As for the leakers, it is past time that there be examples made of them. We need arrests, prosecutions, and jail time for people who flout their oaths and damage our security by circumventing the whistleblowing system we have already in place in our intel agencies and blabbing some of most closely held secrets to the Washington Post or New York Times. If their consciences are bothering them so much about a specific action, there are procedures they can take short of talking to the press that would address their concerns. There simply is no excuse for their actions which leads one to the conclusion that they have ulterior motives in leaking. But personal or partisan, their motivations are irrelevant when we are talking about breaking the law.

Topic 3: Glen Lake, Michigan. It doesn't exist anymore, at least not as I remember it. But when I was a kid, it was as close to heaven as this suburban boy was ever likely to get. There were forests full of deer to explore. There were sailboats and rowboats and swimming all day. There was a picnicking. There was also no TV and no phone which made curling up next to a roaring fire to keep out the northwoods chill with Edgar Rice Burroughs or Alexander Dumas such an utter joy. There was the first kiss as well. The first time I drank coffee. The first time I smoked a cigarette. The last time I saw my grandfather.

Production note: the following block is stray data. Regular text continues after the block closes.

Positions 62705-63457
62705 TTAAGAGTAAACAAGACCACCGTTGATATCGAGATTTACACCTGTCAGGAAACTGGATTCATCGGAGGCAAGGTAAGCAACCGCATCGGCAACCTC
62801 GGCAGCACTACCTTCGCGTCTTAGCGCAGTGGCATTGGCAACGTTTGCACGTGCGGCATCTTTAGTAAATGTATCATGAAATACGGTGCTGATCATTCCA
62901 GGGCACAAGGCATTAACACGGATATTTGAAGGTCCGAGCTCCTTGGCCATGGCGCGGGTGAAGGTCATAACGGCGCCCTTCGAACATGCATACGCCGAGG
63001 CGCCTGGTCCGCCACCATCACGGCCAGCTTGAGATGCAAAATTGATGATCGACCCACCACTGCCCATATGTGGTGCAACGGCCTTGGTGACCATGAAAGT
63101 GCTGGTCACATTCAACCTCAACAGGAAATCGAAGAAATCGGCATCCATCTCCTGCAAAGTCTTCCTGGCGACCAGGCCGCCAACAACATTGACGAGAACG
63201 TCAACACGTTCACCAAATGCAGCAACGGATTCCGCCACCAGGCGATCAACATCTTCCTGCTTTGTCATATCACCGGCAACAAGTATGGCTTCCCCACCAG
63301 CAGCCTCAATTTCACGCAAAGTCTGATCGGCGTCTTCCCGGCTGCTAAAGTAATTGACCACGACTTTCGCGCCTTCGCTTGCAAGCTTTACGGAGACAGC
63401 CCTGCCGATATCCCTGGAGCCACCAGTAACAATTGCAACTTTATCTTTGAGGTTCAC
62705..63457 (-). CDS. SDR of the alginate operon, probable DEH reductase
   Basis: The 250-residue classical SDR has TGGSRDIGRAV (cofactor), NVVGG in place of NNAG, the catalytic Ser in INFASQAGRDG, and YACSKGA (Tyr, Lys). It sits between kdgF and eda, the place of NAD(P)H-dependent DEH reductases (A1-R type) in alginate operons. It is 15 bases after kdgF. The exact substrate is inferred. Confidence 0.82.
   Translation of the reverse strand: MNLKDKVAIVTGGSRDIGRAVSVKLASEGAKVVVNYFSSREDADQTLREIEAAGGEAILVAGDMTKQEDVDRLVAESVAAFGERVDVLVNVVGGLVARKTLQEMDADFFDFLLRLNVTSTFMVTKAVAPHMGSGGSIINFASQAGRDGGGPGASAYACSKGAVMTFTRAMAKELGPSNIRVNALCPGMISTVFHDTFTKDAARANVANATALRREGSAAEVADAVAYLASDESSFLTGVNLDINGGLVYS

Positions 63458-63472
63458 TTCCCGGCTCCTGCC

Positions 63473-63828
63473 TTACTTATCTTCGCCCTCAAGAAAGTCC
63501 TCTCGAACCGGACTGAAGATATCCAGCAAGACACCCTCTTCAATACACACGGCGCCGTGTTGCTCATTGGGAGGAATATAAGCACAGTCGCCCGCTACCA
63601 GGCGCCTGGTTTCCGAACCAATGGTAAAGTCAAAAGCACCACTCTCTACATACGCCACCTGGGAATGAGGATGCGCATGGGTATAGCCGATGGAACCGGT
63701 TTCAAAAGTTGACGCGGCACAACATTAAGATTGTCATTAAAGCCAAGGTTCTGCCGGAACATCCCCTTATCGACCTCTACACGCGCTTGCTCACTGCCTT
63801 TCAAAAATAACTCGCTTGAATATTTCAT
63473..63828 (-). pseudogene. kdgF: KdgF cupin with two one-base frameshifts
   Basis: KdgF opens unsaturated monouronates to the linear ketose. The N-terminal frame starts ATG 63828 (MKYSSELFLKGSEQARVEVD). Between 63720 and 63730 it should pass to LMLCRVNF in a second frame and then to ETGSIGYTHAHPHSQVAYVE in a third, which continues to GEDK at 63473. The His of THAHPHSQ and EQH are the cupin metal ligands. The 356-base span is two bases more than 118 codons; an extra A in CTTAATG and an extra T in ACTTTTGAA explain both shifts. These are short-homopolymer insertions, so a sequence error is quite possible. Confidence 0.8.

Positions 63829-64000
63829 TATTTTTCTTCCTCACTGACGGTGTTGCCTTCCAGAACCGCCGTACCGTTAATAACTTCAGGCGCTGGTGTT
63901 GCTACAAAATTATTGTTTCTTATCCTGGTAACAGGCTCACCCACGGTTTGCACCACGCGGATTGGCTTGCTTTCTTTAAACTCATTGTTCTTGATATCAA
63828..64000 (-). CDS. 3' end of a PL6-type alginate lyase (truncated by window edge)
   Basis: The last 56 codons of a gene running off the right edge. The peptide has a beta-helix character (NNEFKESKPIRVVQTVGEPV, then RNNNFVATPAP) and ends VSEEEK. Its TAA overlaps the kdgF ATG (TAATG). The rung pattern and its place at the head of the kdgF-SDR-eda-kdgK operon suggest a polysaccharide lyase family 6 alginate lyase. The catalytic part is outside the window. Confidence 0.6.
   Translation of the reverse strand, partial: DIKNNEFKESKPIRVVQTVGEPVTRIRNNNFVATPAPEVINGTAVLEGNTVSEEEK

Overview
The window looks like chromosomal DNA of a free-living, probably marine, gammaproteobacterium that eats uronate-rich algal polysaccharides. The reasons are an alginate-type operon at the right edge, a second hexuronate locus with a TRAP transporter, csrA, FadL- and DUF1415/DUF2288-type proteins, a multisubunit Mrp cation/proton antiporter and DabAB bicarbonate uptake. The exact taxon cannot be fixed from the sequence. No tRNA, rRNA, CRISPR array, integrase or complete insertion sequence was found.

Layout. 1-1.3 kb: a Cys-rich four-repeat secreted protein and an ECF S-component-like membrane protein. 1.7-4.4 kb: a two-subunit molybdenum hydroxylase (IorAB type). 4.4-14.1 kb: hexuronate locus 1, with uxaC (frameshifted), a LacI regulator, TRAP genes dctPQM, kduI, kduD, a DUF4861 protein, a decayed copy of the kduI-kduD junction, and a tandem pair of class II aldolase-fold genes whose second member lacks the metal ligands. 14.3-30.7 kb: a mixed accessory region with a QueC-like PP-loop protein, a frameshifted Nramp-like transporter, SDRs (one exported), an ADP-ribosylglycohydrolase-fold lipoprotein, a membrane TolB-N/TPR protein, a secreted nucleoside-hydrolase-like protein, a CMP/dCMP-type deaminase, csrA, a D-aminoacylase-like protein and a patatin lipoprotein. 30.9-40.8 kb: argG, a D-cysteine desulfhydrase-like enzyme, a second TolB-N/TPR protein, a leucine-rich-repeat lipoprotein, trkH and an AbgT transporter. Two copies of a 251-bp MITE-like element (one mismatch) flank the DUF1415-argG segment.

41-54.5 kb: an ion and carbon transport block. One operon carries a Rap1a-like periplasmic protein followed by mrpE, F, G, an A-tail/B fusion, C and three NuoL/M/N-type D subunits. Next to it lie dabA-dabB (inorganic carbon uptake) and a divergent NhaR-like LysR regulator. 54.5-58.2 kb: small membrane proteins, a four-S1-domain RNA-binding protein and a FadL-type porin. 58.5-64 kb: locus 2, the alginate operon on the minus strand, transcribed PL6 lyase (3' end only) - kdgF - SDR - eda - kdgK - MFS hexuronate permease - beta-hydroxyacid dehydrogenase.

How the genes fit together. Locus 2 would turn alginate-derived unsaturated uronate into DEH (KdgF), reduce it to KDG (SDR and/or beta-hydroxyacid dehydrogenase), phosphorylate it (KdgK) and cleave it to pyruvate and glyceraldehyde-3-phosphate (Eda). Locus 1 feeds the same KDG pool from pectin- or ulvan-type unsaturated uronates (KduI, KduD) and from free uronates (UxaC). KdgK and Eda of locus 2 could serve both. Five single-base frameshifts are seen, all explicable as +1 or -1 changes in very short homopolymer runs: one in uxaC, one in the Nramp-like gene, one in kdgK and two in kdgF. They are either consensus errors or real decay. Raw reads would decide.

When my family started to take vacations there 44 summers ago, there may have been 2 or 3 motor boats on the entire lake. Today, thanks to making the Sleeping Bear sand dunes a national park, there are dozens of developments around the lake, even a high rise hotel. It is no longer the place it was in my youth. But it still exists in my mind as a magical, carefree place where our family was oh so close and where many of the mysteries of growing up were asked and answered.


Glen Lake, in Glen Arbor, Michigan

Next we have returning pundit and author of Ski-Blog.com, Justin B. Justin took me to task this week for being a slacker in not posting the Roundtable the last few weeks. His punishment for this completely justified swipe at me? Why, an invitation to the Roundtable, of course!

"Topic 1: China and Russia at very least refuse to put adequate pressure on North Korea and at worst case are actually enjoying the NK menace since the missiles are not aimed at them and since it diverts US attention off their own Human Rights abuses. And without their cooperation (as we saw in Iraq), North Korea will continue with their plans. In Iraq, Russian Intelligence actually helped Saddam move things from former WMD sites right before the war. The problem is our “allies” are not really allies at all, just as we saw in Iraq. We need to ratchet up the pressure on China and Russia if we are really serious about North Korea, but ultimately that may not be worth the cost. If we are unwilling to do that, then the answer is we are really doing nothing. Everything we say or do is just window dressing unless China and Russia want NK to change their behavior. The UN has an opportunity to actually work and preserve peace; yet again the US is forced to lead via diplomacy or possibly via military action.